Serving size: One cup cubed (about 4.75 oz).
Peapod/Stop & Shop cost: $0.50 per potato
Good Source of: Fiber (16% of 2000-calorie diet), Vitamin A (377%), Vitamin B6 (14%), Potassium (13%), Copper (10%), Manganese (17%)
Suggested recipe: Sweet Potato and Chickpea Puree

Readers, what do you think of the list? What would you add? What would you leave off? The comment section is ready and waiting.

(Photos courtesy of Human 2.0, Real Simple, Zeer, Converting Magazine, and How Stuff Works.)


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Wednesday, January 18, 2012

Why Weight Maintenance is Harder Than Weight Loss, and How to Help it Along

This was originally published in July 2009.

An estimated 80% to 95% of people who lose a significant amount of weight will gain it back. It sounds high, yes, but I believe it. This is because I’m slowly becoming one of those people.

Full disclosure: about four years ago, I dropped 30 pounds to get to a (too) low weight of 132. Between then and now, my scale readout has slowly crept up to about 153 pounds.

On one hand, I think I would have gained the weight back much faster had it not been for this blog. Undoubtedly, it’s helped my eating habits change for the better. I drink water, cook at home, scarf lots of produce, and avoid processed foods like it’s my job. My heart, lungs, and various other organs are in excellent shape, and my sister gets thoroughly annoyed that we can’t eat a meal without me adding some kind of crazy vinegar or seasoning. So there’s that.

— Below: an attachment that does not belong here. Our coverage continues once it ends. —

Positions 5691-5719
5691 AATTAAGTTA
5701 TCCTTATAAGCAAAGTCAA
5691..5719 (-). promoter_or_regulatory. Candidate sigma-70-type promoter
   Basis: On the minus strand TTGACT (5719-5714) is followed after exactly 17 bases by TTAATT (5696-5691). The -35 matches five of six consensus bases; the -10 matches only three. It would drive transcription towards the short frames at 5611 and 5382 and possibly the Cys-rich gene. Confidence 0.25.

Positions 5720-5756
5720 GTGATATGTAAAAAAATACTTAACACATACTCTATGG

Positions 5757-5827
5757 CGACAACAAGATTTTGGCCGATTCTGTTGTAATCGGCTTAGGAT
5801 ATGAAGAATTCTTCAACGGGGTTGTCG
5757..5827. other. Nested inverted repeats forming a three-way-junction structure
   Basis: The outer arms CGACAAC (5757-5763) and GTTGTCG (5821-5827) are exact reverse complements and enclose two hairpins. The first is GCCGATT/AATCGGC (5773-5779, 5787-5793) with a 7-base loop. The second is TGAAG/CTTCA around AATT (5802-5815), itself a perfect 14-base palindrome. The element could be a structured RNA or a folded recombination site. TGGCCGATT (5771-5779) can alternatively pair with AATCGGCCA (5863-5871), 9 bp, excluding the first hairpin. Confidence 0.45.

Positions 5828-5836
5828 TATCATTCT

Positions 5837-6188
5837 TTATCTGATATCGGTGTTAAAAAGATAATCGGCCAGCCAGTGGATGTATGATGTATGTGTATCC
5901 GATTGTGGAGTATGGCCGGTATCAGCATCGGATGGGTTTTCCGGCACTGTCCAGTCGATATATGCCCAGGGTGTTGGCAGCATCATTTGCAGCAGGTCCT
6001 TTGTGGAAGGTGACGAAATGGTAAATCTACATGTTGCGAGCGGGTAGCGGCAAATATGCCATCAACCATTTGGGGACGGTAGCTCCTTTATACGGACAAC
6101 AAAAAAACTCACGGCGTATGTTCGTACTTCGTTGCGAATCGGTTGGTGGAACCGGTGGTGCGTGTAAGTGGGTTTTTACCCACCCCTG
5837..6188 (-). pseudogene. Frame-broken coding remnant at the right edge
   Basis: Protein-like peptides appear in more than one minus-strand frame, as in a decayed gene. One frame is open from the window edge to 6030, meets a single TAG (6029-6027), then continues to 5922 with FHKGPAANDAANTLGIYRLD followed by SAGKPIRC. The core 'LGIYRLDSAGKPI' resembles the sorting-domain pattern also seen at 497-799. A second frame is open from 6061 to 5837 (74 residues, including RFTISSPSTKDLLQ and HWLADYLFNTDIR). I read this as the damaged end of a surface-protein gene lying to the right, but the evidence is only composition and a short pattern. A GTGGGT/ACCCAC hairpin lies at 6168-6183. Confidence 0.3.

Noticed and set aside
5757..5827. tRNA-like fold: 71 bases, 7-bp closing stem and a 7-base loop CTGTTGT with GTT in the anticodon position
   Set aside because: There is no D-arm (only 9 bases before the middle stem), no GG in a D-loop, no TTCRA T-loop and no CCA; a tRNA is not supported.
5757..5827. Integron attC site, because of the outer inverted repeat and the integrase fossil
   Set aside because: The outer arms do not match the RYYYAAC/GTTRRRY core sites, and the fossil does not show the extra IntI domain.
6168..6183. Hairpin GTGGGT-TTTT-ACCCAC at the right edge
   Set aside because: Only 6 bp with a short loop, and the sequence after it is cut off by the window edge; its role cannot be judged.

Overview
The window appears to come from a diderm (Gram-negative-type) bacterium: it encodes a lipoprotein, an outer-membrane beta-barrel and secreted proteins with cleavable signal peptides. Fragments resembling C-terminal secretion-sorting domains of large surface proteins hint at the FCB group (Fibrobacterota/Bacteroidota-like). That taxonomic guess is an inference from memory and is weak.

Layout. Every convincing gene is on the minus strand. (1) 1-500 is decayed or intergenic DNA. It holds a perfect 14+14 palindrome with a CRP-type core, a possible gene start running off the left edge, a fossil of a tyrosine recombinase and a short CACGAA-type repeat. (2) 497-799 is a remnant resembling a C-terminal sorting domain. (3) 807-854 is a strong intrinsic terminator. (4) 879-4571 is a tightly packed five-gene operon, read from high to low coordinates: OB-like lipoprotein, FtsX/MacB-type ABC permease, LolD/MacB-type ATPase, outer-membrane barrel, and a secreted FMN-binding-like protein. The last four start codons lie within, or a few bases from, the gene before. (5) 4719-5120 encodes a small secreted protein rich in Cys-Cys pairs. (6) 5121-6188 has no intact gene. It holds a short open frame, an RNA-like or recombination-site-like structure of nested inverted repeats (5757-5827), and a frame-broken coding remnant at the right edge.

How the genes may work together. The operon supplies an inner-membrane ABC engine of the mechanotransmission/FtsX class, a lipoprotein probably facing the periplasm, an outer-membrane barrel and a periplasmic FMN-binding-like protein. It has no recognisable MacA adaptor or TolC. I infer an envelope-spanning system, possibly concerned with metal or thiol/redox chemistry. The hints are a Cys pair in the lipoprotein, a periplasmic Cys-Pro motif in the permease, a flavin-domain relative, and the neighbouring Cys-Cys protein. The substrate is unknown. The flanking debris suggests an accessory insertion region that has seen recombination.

On the other hand … I’ve put on 20 pounds in four years. I’m not in crisis mode (yet), but what the heck?

I know my faults. There are ongoing issues with portion control and dining out, and my reliance on cheese has grown from an occasional treat to an everyday occurrence. I just didn’t expect those factors to make this much of an impact on the circumference of my backside.

But, as the opening statistic demonstrates, I’m far from alone. Maintaining a weight loss is difficult for everyone. In fact, I would say it’s even harder than losing the weight in the first place. Why? Well, once you’ve dropped the pounds – once you’re no longer getting measurable results on the scale, and weight loss morphs from a happy goal to a ho-hum product of the past – things change. Over time, enthusiasm fades, behaviors slack, and long-ignored temptations are indulged with abandon.

In other words, eating salad for 40 days is easy. Eating salad for 40 years is hard.

Enter the National Weight Control Registry. Comprised of PhDs, MDs, and other experts in the health and obesity field, it monitors the habits of thousands of people who have lost at least 30 pounds, and have kept it off for a minimum of one year. (The average is 66 pounds over 5-1/2 years.) Workers conduct studies, publish journal articles, and are widely considered The Authority on diet and weight maintenance. And while they don’t claim to have concrete guidelines that will keep the pounds permanently off for everyone, they have discovered a few actions common among successful maintainers. (Note that these findings imply correlation, and not necessarily causation.)